By  Walter Barrett, Clerk

       Subject:    YELLOW  FEVER  OF  1798

      Probably there was never more suffering in this city than in the
yellow fever of 1798. From 29th July to 29th November, 2,086 died, and at
that time the city contained about 55,000 inhabitants. Its very first victim
was an old merchant, named Melancton Smith, who was taken sick in his store
in Front Street, near Coenties Slip. His death was followed by several of
his neighbors being taken ill, among them were Peter A. Schenck, the father
of Peter H. Schenck, of modern times. Almost at the same time it broke out
in Cliff street and Burling Slip, Ryder street, and Eden alley, at Golden
Hill street (since John.)
      It raged greatly in Eden alley and Ryder street, where not a family
escaped it: and it terminated fatally to one or more members except in two
houses--one of Dr. Hardie, and the other Mr. McMaster, the grocer.  All the
other families suffered fearfully.
      Ryder street ran from Gold to Fulton, forming the letter L; it is now
called Ryder's alley. When called Ryder street, Dr. James Hardie and several
of our most respectable citizens lived in it. At No. 1 Ryder street was a
large printing office. It seems almost incredible now. The east corner of
Ryder street, facing on Fulton street, No. 67, is occupied by an old New
Yorker, named Edward Evans, for an extensive clothing establishment. The
only merchant in Ryder street is a young man, who keeps an extensive
establishment for old books. I frequently patronize him. From Fulton street
Ryder runs up a turn and goes out into Gold street. In this section the
fever raged fearfully. Eden alley was on the opposite side of Gold street.
      At that time there was a prospect of a foreign war, and everybody was
engaged in making preparation. Companies were being formed, batteries were
being erected, subscriptions were being raised for the purpose of building
vessels of war to protect our commerce, when the yellow fever broke out. At
once all the war views were suspended. Speedy death was the only prospect.
Parents were deprived of their children, husbands of their wives, wives made
widows in a few hours, and from happy independence made beggars. Infants
cried for dead parents. Whole families were cut off. Half of the houses were
empty, and the frightened occupants fled to the country.
      It was at such a time as this that John B. Coles evinced qualities
that made him a benefactor to his race and to the city. He was ever where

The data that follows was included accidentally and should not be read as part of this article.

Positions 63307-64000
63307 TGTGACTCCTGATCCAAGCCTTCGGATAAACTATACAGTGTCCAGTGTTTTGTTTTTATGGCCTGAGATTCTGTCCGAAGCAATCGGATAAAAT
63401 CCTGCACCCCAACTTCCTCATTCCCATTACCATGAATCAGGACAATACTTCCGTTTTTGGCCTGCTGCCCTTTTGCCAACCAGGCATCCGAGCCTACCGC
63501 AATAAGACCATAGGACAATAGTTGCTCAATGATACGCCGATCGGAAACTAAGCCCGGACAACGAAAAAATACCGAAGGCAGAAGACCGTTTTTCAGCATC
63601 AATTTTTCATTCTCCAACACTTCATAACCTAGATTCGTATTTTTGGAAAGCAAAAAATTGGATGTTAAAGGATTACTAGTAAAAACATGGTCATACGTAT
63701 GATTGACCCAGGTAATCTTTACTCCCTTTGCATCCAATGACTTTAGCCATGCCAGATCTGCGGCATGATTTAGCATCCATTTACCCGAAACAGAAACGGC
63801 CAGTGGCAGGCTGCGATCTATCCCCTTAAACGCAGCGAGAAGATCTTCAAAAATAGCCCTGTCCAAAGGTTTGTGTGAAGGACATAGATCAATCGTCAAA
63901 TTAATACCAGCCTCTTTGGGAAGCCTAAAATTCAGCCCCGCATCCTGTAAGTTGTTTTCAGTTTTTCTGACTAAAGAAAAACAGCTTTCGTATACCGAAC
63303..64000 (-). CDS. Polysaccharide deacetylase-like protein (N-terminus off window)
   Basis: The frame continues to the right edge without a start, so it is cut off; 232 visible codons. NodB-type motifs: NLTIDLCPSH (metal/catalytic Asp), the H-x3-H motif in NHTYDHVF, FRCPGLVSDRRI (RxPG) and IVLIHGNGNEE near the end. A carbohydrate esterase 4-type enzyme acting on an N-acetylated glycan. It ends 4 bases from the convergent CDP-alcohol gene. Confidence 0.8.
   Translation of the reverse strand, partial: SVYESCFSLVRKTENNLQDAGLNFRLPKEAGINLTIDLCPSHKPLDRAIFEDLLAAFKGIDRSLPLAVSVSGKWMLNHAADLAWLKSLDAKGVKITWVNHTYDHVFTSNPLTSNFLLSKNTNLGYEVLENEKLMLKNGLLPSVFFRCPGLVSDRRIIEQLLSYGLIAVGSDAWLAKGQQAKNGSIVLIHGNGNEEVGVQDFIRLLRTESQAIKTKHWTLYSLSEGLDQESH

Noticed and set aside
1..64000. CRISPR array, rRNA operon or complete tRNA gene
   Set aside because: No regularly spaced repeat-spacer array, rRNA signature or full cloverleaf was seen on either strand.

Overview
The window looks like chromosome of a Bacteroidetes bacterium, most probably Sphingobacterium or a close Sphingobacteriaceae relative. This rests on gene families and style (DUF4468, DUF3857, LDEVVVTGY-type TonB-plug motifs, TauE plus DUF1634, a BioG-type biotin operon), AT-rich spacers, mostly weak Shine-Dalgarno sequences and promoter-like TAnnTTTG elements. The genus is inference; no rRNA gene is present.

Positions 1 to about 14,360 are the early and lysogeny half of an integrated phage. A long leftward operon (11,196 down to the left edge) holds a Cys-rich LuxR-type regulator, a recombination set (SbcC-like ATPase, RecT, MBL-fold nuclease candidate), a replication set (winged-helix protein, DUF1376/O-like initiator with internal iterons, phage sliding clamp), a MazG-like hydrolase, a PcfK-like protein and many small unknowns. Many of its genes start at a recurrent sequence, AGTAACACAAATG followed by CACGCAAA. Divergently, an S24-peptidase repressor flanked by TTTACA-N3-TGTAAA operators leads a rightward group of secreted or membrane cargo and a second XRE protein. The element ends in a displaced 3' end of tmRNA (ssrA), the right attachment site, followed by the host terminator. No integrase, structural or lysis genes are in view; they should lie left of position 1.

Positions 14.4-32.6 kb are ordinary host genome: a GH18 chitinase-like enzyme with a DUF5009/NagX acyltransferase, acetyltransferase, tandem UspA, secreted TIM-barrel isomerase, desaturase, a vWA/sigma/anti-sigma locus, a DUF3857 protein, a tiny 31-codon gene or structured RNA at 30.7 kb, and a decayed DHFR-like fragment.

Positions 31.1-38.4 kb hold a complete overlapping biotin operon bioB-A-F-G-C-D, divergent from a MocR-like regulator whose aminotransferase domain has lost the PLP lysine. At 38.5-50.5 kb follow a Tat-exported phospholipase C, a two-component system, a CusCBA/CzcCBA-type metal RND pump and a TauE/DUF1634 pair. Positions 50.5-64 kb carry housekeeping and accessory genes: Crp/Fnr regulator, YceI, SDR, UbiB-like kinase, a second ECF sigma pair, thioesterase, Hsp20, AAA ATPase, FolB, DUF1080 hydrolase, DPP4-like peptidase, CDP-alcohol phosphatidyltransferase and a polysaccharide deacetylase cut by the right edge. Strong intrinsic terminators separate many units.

suffering was to be relieved, and he passed from one to another getting aid
and using it to the best advantage. He collected from the following persons:
From General Horatio Gates, who was then a resident here, $50; from
Archibald Gracie, $50; from Moses Rogers, $50; from Thomas Pearsall & Co.,
$100; from Tracy,  $50;  from a man in Staten Island he got two sheep, ten
bushels of Potatoes, six bushels turnips and twenty-five pumpkins. From
Teunis Quick, Mr. Coles received $40. From  Charles L. Camman, $100. "A
man," gave Mr. C. $100, he was a man. Henry Seaman, $50. Herman Le Roy $50.
From Mr. Griffin in Newark,  480 Lbs. of beef. William Bayard, $100. Boonen
Graves gave Mr. Coles $100. Isaac Torboss gave five barrels of flour. John
McVicker gave $100. Thomas Lownder gave 100 loaves of bread. Thomas Pearsall
& Co., gave Alderman Cole $100. Hubert Van Waggenen, $50. Dominick Lynch
gave one ox, two pigs, two lambs, eighty chickens and sixteen bushels
potatoes. All the country towns sent down something. Walter Bowne gave $10,
G.G. Bosset gave twelve bottles syrup of vinegar, and two bottles of
"vinegar of four thieves." Pots of West Indies sweetmeats, lambs, fowls,
carl, cigars, loaves of bread, cart-loads of herbs and roots, potatoes,
beets, turnips, cabbages, carrots, radishes, thyme, barrels of pork, ducks,
butter, apples, hams, Indian meal, rye meal, corn, straw, catnip, seven
dozen castor oil, bag of beans, two cheeses, three pair of shoes, cords of
wood, barrels of cider, 1000 eggs, Two barrels shad, four geese, and
parsley. Such were the articles that poured in every day from different
sections of the State and New Jersey.
      Good old merchant Thomas Buchanan sent in $100 and ten barrels of
oatmeal. John Watts too, sent in oxen, sheep, and forty barrels Indian meal.
Sir John Temple gave 100. Dirck Ten Broek gave fifty fat sheep. Of course,
in a time like this, another of our  old merchants could not have been idle.
I allude to John Murray Jr., brother of Lindley Murray, the grammarian.
      The common council, when the yellow fever broke out, borrowed a small
sum of money, to be appropriated to relieving the poor and distressed. In
September, John Murray Jr. came forward with $10,000 more.
      It seems incredible to us now, the horrible accounts of yellow fever.
It was at one time a regular scourge to the city. Every few years it visited
New York and Philadelphia. In 1793 Philadelphia lost 4, 041. In 1795 New
York lost 732; in 1798, 2,086; and Philadelphia 3, 056. In 1803, New York
lost 609 out of 1,369 cases. In 1805 the yellow fever cases were about 600,
and deaths 202. In 1822 it raged here with unusual violence. The cases were
601, and deaths 230. The citizens all fled; part of down town was boarded
in. The custom house, post office, banks, insurance offices, and principal
merchants, all moved up into Greenwich village. Down town all the places of
public worship were shut up; but for this precaution the deaths would have
been as great as in 1798.

This is an excerpt from: Chapter VI
Source:  The Old Merchants of New York City
Author:  Walter Barrett, Clerk           Second series
Publisher:  Carleton, Publisher, 413 Broadway
Entered according to the Act of Congress 1863

           Researched and Transcribed by Miriam Medina
                  For the Brooklyn Information Page